Teachers concerned about extra paycheck Union wants option for New Year's payday

November 20, 1996|By Andrea F. Siegel | Andrea F. Siegel,SUN STAFF

The Teachers Association of Anne Arundel County expects to start tonight's school board meeting with a payroll gripe.

The union is asking that employees get a choice of taking their New Year's Day pay the day before or the day after the holiday.

A payroll quirk this academic year does two things: Without increasing pay, it adds one pay date and places the biweekly Wednesday payday on Jan. 1, 1997, a bank holiday.

School officials decided to stick with a tradition of advancing the pay a day when banks are closed on payday.

But union officials said the switch would artificially boost 1996 fTC salaries. John Kurpjuweit, union president, said his office has fielded dozens of calls from teachers who prefer a Jan. 2 pay date because they fear the earlier one will push them into a higher tax bracket for 1996 or decrease scholarships for their children in college.

An analysis by a union accountant indicated a Dec. 31 pay date could cost a teacher up to $472 in taxes due in April 1997. Some employees would recoup some of that a year later.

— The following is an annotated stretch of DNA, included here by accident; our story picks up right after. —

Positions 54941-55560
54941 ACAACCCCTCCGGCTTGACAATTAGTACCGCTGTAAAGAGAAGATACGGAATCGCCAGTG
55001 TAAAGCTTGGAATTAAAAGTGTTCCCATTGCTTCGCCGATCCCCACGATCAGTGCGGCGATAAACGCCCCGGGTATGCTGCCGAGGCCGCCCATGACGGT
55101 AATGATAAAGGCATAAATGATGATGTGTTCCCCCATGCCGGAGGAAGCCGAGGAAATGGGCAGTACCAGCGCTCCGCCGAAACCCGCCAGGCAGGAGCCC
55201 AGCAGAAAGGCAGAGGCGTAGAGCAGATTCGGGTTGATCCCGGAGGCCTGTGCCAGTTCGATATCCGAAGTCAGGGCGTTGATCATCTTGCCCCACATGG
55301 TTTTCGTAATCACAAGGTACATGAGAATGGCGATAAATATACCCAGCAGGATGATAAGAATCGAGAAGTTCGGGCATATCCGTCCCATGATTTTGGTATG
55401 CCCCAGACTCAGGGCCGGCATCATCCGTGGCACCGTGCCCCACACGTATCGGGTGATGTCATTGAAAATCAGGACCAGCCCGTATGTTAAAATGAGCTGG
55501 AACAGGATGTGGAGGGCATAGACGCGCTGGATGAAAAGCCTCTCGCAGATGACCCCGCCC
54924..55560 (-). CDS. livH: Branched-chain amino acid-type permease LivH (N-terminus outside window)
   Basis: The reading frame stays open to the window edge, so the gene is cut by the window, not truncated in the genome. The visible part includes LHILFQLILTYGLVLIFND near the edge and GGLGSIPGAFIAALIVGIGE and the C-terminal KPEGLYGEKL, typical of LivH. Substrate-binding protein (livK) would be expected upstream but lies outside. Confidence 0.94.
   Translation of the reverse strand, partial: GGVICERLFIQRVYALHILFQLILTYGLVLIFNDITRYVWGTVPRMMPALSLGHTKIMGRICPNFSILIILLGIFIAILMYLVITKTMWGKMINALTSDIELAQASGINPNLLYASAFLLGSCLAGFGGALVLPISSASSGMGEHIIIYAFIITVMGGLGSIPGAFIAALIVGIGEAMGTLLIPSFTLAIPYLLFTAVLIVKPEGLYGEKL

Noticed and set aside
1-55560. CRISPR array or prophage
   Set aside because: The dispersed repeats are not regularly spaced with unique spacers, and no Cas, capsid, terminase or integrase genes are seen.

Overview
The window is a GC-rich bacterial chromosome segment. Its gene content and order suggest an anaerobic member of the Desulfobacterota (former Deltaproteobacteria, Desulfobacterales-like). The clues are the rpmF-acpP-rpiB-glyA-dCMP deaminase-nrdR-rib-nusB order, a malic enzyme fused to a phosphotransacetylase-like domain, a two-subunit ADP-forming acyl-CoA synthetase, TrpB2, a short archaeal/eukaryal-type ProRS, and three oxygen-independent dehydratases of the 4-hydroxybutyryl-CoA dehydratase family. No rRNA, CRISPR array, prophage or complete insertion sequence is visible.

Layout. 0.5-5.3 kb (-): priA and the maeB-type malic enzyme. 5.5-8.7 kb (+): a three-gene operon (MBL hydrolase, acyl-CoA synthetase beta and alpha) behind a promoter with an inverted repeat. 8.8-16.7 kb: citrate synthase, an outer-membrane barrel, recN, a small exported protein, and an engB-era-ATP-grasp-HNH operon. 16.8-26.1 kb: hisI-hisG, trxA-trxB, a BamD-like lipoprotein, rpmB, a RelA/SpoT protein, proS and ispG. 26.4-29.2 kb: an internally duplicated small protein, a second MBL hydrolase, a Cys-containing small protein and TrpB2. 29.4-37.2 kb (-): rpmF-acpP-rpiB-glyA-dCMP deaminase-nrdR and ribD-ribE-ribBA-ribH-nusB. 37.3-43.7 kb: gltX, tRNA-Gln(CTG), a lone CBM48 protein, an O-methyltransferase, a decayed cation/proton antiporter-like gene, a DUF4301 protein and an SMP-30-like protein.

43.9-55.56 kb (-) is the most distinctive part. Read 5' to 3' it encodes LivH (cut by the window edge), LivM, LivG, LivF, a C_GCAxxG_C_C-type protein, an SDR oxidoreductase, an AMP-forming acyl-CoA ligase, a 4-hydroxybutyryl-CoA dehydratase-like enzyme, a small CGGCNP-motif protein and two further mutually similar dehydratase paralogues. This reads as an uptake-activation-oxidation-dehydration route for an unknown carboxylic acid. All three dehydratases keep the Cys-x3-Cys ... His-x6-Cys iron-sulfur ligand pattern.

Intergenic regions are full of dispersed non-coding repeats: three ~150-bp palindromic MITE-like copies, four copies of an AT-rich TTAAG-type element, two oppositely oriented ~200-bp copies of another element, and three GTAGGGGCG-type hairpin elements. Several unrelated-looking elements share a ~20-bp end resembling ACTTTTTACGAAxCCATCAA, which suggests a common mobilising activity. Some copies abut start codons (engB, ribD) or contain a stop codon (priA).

"We are asking that people be given the option," Kurpjuweit said. "If not the 31st, then the second [of January]."

While only teachers voiced concern, the option would have to extend to some 8,000 employees.

Union officials hope the eight-member school board will override the decision by school business officials.

"We can't do that. It's an administrative nightmare," said Ronald L. Beckett, associate superintendent for business and management services.

"It's such a manually intensive task, and we are just not staffed for that," said Lee Shackelford, supervisor of the 16-person compensation unit.

Each switch would take one hour. First, the regular payroll would have to be run for Dec. 31. Direct deposit is mandatory, so deposits of teachers who wanted the change would have to be canceled. Payroll officers would have to cut checks dated Jan. 2, which would have to be mailed or picked up.

For workers worried about scholarship eligibility, the school system has offered to send a letter explaining the quirk, Beckett said. But Kurpjuweit said universities probably would give such a note short shrift.

The school system offered to withhold more in taxes over the last few paychecks of the year, or eligible employees could channel more money into tax-saver accounts. Or employees could settle with the Internal Revenue Service in April.

While the dispute will not cast a lasting pall over contract talks, Kurpjuweit said it will further sour the feelings many teachers have about the central office staff in Annapolis.

The school board meets at 7: 30 p.m. at the Board of Education in Annapolis.

Pub Date: 11/20/96

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